Archive for May, 2005

Bongo Mike and Extremely Frank Jeremy

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Friday night shared a packed train to Clapham Junction (where it terminated due to a incident at Streatham Hill) with Bongo Mike and Extremely Frank Jeremy. Madly I bought one of their CDs for £4. They played such classics as ‘If you can’t have a shave in a toilet, where can you have a shave?’ and ‘It’s a crime to play music in the streets’. Oddly when I put their CD in iTunes went and got all the track names! Here’s a website about them where you can see a video.

My mum’s review of Episode III

Sent to me in an email today:

Good but still not as brilliant as the first ever one when you were little.
Light sabres, AT AT’s, storm troopers were all so novel then it was quite
brilliant. However, there was not one free seat in the cinema and when it
ended there was a round of applause. Pat and George thought it was
brilliant and Pat now felt his life was complete as he knew how Darth Vader
was created. You should see how little Yoda battles on – bit like me really,
small but feisty!

All in all for me, too much modern technology with too may airships floating
around – obviously no air traffic control in those days. And Orlando Bloom wasn’t in it?

Love Mum

So there you go, the thoughts from my mum and her friends. I can’t believe she’s seen it before me! Like all good Mum’s she took an interest in what was interesting me as a child, namely Star Wars, and so now is has tonnes of Star Wars facts in her head, for example she not only knows who Lando Calrissian is, she can spell it too. And although Orlando Bloom has taken over in recent years as her movie beau, I’d still put money on her in a Star Wars Mum Quiz off…

BBC pickets in action

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So this was the sight that greeted me as I approached work this morning. It all past off rather well, if slightly awkwardly.

I’ll be back out at lunchtime to see how they’re doing.
Later: I went at lunch at met some other friends who were on the picket line. In all I think some members of New Media were present at the Broadcast Centre through out the entire day, rather than all at home or shopping. Despite the good nature of the protest the entire thing has left a bad taste, I didn’t really enjoy being in work today, I didn’t even do a huge amount of work, and found that when I turned to a team member to ask him about something, he wasn’t there.

The whole day was generally unpleastant, and the office had a hushed and sombre tone to it. Not all parts of New Media Central were like this. The main editorial services that I work in, namely homepage, BBC 1,2,3,4,tv, search, H2G2, feedback, were pretty empty, but interactive TV for example was practically fully staffed.

And I had a right shitty commute home too. Well, I better get used to it, as it’s all happening again for 48 hours next week. One other thing, I watched a bit of the Chelsea Flower show coverage this evening, despite it being one of the programme affected by the industrial action, it still went out. The Titchmarsh could hardly hide is hatred of Dye-a-mund Gavin and most of the high profile talent that were supposed to be supporting the strike seemed to be there rather than outside TVC. Sigh.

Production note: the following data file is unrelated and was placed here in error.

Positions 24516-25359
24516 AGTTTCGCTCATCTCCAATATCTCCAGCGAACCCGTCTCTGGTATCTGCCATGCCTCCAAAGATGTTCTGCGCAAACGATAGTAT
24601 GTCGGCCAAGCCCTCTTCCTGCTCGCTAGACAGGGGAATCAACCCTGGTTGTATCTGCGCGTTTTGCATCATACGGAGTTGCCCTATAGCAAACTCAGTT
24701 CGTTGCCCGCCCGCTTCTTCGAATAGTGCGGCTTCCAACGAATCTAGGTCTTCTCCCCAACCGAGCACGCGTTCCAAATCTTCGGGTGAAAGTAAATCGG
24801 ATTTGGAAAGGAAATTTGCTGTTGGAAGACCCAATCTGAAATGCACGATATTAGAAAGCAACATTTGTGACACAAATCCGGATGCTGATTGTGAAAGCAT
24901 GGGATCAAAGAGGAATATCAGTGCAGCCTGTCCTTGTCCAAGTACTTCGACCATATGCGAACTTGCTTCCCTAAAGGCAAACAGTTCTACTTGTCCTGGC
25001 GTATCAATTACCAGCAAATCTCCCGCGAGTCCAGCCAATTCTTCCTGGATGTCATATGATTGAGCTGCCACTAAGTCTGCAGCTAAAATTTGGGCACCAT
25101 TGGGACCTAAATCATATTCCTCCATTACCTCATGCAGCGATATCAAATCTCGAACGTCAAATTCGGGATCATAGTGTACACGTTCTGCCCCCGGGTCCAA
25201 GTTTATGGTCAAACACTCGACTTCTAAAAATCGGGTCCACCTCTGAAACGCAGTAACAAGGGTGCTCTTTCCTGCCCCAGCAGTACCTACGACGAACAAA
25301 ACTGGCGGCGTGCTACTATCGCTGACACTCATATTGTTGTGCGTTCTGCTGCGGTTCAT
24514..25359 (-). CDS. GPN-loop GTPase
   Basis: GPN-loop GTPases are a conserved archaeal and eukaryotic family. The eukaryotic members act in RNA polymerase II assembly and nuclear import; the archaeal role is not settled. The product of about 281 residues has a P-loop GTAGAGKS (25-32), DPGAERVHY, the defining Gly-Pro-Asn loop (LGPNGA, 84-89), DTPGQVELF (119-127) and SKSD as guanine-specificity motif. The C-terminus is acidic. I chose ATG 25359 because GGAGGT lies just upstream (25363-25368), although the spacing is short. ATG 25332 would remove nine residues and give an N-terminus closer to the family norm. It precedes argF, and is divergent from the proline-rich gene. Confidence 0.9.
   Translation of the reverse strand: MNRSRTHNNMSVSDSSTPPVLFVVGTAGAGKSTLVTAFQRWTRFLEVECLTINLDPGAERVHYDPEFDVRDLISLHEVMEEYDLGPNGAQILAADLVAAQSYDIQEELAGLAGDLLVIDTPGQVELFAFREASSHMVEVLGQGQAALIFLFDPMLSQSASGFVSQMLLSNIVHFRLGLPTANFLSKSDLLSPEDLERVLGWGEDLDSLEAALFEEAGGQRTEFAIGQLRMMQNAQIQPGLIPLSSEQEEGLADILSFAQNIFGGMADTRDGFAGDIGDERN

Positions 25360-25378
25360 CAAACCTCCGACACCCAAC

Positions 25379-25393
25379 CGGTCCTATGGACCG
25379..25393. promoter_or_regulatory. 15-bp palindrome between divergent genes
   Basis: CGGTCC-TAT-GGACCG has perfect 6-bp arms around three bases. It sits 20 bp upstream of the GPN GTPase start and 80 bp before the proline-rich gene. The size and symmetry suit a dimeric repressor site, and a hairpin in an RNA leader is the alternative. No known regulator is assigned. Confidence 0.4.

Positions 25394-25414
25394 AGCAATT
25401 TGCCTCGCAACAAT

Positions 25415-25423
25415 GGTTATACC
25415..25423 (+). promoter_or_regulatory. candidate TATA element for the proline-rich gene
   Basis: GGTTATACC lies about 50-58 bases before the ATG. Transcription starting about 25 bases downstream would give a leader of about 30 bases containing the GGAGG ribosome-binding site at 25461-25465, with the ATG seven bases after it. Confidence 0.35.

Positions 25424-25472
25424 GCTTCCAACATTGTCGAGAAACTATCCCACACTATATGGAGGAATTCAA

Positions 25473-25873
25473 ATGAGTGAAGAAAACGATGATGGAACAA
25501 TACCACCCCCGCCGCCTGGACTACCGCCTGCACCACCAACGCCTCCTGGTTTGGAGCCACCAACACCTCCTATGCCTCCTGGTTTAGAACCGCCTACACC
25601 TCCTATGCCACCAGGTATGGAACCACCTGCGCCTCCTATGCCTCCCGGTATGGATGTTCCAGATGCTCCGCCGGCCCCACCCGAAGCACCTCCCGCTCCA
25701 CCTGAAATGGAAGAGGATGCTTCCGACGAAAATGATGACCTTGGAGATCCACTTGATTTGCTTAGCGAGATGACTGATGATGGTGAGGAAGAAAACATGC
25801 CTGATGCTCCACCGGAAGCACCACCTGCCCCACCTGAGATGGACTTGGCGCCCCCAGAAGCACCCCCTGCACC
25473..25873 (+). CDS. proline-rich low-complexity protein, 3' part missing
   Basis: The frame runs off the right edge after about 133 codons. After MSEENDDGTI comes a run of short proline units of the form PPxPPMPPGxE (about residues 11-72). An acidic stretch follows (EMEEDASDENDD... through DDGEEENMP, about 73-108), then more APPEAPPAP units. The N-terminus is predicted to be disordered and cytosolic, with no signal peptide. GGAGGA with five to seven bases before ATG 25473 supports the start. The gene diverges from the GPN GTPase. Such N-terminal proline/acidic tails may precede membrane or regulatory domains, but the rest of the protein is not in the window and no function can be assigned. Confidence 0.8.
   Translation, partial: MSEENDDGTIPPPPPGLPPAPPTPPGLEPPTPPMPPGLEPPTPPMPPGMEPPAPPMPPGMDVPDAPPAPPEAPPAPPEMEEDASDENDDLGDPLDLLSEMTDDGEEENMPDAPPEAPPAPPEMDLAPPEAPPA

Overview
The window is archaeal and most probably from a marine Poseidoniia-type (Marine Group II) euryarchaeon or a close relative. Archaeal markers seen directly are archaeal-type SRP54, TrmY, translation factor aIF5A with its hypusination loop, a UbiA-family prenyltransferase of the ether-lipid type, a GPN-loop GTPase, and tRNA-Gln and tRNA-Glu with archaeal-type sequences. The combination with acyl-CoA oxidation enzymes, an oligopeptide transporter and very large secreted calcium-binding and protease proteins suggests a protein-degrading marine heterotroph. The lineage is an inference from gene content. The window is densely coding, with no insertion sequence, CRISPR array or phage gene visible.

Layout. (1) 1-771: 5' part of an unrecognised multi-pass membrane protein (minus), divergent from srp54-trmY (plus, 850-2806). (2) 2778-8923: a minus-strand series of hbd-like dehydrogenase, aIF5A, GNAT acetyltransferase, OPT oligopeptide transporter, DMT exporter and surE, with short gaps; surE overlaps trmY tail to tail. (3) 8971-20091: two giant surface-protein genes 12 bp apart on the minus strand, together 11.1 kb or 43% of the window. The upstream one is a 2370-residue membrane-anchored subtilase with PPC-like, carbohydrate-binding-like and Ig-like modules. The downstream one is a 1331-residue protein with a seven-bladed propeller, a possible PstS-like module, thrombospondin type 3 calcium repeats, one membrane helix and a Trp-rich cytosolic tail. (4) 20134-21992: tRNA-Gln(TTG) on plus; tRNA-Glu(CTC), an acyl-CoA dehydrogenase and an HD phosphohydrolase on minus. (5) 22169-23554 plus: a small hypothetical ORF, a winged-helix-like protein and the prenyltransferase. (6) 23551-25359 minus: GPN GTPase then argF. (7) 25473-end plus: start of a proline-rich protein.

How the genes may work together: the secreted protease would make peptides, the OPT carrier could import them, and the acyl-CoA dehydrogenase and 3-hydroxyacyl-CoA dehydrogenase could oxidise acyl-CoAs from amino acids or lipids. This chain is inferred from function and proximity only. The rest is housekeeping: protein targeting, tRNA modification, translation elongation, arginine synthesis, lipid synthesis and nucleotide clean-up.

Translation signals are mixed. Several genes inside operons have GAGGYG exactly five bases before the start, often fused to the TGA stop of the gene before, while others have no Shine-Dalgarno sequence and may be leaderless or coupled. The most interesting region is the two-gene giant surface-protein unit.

Guest Editors – BBC strikes – Soho Rooftops

Another excellent editorial from Pete Clifton inviting ‘readers’ to submit more ideas, photographs and abuse. I’ve got to hand it to Pete, he’s really trying through that weekly column to address the issues people send in.

In particular he’s taken the brave step of addressing his own role, by inviting people to be involved in the editorial process. The Guest Editor is something I’ve thought about on the BBC homepage. Initial we’d perhaps start with BBC talent and let them choose the main link and the subsequent 5 supporting links. I mocked up these examples of what it might look like were Vicky Pollard and Adam Hart-Davis in charge as part of rolling week of ‘guest people’. We actually sent these examples out to the disparate tribes that form the BBC’s new media divisions, and got a good response. Imagine if a Dalek were to edit the page… However it sort of stalled. But I’ve been working on a bit of an idea that might start things up again, more of that in a week or so..

Back to the BBC stock photography debate. This blog’s been pinged by laughing stock, another website addressing the sometimes odd captioning and image selection that BBC News journalists come up with. Personally I think the BBC tries harder than most in it’s output. It often tries to illustrate every story, even when it’s something a bit of obtuse like ‘people are drinking more milk’. But it’s a testament to the openness of the BBC that Pete’s able to address these public concerns and opinions online, and actually covet feedback. It’s a further leap to actually invite readers to submit stuff too. There’s few other news gathering organisations that would do that…

In other news. The sight of Saddam in his pants had cause a storm, who’d have thought that the currant bun of all papers would have broke the story, and it’s going to have consequences on any form of trial. It’s odd too how it’s gone down in the middle east, I found some interesting pics on the wires of everyday Iraqi’s watching the Sun page on al Jazeera and laughing about it, not that that’s indicative of how the Arabic world think, but it must be odd to see a leader/dictator (delete as applicable) in his pants. After all, we all got embarrassed when Tony Blair got a bit sweaty.